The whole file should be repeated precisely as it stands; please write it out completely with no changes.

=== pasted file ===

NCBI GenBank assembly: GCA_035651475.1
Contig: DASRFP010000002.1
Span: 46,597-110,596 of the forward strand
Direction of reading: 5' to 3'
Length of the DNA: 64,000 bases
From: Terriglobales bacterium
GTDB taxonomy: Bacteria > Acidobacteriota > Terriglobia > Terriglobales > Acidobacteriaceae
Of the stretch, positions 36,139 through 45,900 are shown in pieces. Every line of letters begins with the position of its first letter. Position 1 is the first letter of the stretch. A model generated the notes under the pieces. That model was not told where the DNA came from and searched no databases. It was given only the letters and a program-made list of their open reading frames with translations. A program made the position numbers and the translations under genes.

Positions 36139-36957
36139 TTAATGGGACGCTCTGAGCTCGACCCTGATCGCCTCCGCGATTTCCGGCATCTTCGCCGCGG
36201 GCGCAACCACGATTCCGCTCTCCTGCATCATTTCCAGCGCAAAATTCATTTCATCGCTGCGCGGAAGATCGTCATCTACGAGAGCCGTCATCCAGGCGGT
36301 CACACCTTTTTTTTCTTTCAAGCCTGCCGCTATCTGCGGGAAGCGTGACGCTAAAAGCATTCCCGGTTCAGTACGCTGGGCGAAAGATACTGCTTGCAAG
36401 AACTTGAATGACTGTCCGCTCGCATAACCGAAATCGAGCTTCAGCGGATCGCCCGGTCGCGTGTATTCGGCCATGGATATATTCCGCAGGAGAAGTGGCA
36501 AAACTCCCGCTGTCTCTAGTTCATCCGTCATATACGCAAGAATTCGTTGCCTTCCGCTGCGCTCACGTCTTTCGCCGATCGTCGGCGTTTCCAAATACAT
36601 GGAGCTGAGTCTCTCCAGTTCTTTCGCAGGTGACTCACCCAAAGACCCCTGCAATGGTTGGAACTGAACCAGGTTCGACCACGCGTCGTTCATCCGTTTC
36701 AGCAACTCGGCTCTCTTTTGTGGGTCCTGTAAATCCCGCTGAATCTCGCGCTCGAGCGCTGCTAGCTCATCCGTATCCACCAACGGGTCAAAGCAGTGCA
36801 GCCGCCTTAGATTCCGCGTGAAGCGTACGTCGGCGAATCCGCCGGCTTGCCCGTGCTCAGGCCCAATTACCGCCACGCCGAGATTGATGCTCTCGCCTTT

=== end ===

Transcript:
NCBI GenBank assembly: GCA_035651475.1
Contig: DASRFP010000002.1
Span: 46,597-110,596 of the forward strand
Direction of reading: 5' to 3'
Length of the DNA: 64,000 bases
From: Terriglobales bacterium
GTDB taxonomy: Bacteria > Acidobacteriota > Terriglobia > Terriglobales > Acidobacteriaceae
Of the stretch, positions 36,139 through 45,900 are shown in pieces. Every line of letters begins with the position of its first letter. Position 1 is the first letter of the stretch. A model generated the notes under the pieces. That model was not told where the DNA came from and searched no databases. It was given only the letters and a program-made list of their open reading frames with translations. A program made the position numbers and the translations under genes.

Positions 36139-36957
36139 TTAATGGGACGCTCTGAGCTCGACCCTGATCGCCTCCGCGATTTCCGGCATCTTCGCCGCGG
36201 GCGCAACCACGATTCCGCTCTCCTGCATCATTTCCAGCGCAAAATTCATTTCATCGCTGCGCGGAAGATCGTCATCTACGAGAGCCGTCATCCAGGCGGT
36301 CACACCTTTTTTTTCTTTCAAGCCTGCCGCTATCTGCGGGAAGCGTGACGCTAAAAGCATTCCCGGTTCAGTACGCTGGGCGAAAGATACTGCTTGCAAG
36401 AACTTGAATGACTGTCCGCTCGCATAACCGAAATCGAGCTTCAGCGGATCGCCCGGTCGCGTGTATTCGGCCATGGATATATTCCGCAGGAGAAGTGGCA
36501 AAACTCCCGCTGTCTCTAGTTCATCCGTCATATACGCAAGAATTCGTTGCCTTCCGCTGCGCTCACGTCTTTCGCCGATCGTCGGCGTTTCCAAATACAT
36601 GGAGCTGAGTCTCTCCAGTTCTTTCGCAGGTGACTCACCCAAAGACCCCTGCAATGGTTGGAACTGAACCAGGTTCGACCACGCGTCGTTCATCCGTTTC
36701 AGCAACTCGGCTCTCTTTTGTGGGTCCTGTAAATCCCGCTGAATCTCGCGCTCGAGCGCTGCTAGCTCATCCGTATCCACCAACGGGTCAAAGCAGTGCA
36801 GCCGCCTTAGATTCCGCGTGAAGCGTACGTCGGCGAATCCGCCGGCTTGCCCGTGCTCAGGCCCAATTACCGCCACGCCGAGATTGATGCTCTCGCCTTT